Journal: Bugatti’s Futuristic Air Racer Set For First Flight

Bugatti’s Futuristic Air Racer Set For First Flight

Avatar By Alan Franklin
July 29, 2013
1 comments

The 1930s were special years for aeronautics, as a worldwide fascination with flying machines and their pilots reached a historical peak. With the advent of powered, heavier-than-air flight barely three decades before, the magic and romanticism of human flight was still a relative novelty. During this unprecedented period of technological advancement in the design and construction of airplanes, their ever-increasing sleekness, speed, and range served to deepen and broaden the public’s interest.

Glamorous, steel-bodied, swept-wing machines replaced fragile-looking wood and canvas designs, and for the first time ever style was introduced as companion to function, with Art Deco influence visible in many of the period’s most striking designs. Record-breaking daredevil pilots like Amelia Earhart tested these advanced new machines’ capabilities to the edge and beyond, further tightening air travel’s grip on the collective imagination. As distance, speed, and endurance records fell with ever increasing regularity, air shows and air races became more common, the drama and danger of racing in particular feeding the popular obsession.

Ettore Bugatti wasn’t exempt to the allure of fast planes, and in 1938 he redirected a large slice of his empire’s engineering might towards the design of a ground-breaking air racer. Conceived as a competitor for the following year’s Coupe Deutsch de la Meurthe closed-circuit race, one of the biggest air races in Europe of the time, its considerable cost was justified by the potential marketing gains to be had, as well as a planned mass-produced fighter variant for use by the French Air Force. Additionally, the French Air Ministry offered Bugatti substantial prize money if his plane broke the existing air-speed record of 440.6 MPH, held by an Italian Seaplane racer.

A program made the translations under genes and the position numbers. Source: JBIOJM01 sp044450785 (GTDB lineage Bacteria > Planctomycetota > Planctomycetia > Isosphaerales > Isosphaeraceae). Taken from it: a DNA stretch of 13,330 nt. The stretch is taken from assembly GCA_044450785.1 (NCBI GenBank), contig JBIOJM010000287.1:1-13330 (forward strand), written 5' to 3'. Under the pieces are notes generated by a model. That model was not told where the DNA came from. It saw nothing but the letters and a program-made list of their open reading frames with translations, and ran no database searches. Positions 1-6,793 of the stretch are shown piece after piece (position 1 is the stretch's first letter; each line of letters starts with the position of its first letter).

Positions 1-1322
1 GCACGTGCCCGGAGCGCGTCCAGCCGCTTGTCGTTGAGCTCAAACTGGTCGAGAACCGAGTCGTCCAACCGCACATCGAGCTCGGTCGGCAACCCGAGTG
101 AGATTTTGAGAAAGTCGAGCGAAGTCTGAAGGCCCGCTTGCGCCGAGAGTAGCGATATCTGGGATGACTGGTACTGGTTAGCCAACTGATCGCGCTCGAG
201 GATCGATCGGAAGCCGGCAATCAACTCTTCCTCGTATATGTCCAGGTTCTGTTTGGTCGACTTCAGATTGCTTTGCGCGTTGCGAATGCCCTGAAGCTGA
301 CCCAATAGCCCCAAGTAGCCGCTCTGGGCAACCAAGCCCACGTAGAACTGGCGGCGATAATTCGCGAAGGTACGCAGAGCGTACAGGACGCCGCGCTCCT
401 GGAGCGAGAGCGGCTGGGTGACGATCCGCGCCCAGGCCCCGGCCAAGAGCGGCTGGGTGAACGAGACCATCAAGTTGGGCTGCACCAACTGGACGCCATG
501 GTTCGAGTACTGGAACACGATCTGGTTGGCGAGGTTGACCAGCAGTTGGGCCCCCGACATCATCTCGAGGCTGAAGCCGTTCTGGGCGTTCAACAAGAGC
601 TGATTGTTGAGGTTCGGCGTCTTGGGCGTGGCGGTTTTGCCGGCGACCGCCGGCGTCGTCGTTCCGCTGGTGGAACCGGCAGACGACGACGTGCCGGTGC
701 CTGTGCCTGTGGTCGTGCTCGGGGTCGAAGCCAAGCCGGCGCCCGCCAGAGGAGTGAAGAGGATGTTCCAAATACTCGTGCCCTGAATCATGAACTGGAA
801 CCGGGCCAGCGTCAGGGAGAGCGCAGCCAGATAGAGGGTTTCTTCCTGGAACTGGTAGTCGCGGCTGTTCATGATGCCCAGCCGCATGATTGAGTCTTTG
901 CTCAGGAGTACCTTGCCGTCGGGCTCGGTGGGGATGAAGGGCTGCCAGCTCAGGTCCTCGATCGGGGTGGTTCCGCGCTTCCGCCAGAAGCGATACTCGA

True to Bugatti style, the 100 was as much a piece of art as it was a functional device. Featuring a Y-shaped fuselage with a split stabilizer, forward-swept main wings, and two contra-rotating propellers mounted on a single shaft forward of the cockpit at the tip of its futuristic, avant-garde nose, the 100 was an absolute stunner in the traditional French blue Bugatti’s GP cars were already well known for. Aft of the pilot sat two Type 50P engines of 450 horsepower each. Displacing just under five liters, the 50P was a twincam, supercharged straight eight broadly based on the existing Type 50 car motor.

Ultimately, due to a near never-ending list of setbacks and delays, Bugatti missed the September 1939 entry deadline (not that it would have mattered, the race was never held), and the Model 100, as it came to be known, was mothballed, incomplete, prior to the impending German invasion of France. Having survived the war hidden away at the family chateau at Ermenonville, it changed hands several times before ending up at the National Museum of the USAF sometime in the late 60s or early 70s. By this point it was in a pretty sad state, with decades of continuous storage taking its toll—additionally, both motors had long been salvaged for automotive restorations. After a static restoration, the 100 now rests among the spectacular collection at the EAA Airventure Museum in Oshkosh, Wisconsin.

Happily, the story doesn’t end there. Several years ago, the massive undertaking of building a faithful, full-scale replica of the Model 100 started in Tulsa, Oklahoma, and is now nearing completion with its maiden flight planned for this year. You can follow the project at bugatti100p.com, and on their near-daily updated Facebook fan page.

I can’t wait to see it take to the skies in what will be an achievement 75 years in the making. Will it break 440 MPH, or will it prove to be a dangerous, un-flyable pig? My money says not only will it beat 1938’s airspeed record, but that it will also do so with incredible grace and style—it is a Bugatti, after all.

Image Sources: sobchak.wordpress.com, bugattirevue.com, cumberlandpost.blogspot.com, flickr.com, flyermagazine

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Pete McLachlan
Pete McLachlan

Glamorous yes, steel bodied no. Aluminum skinned with alloy structure. Even Bugatti could not produce enough engine horsepower to get a steel aircraft off the ground.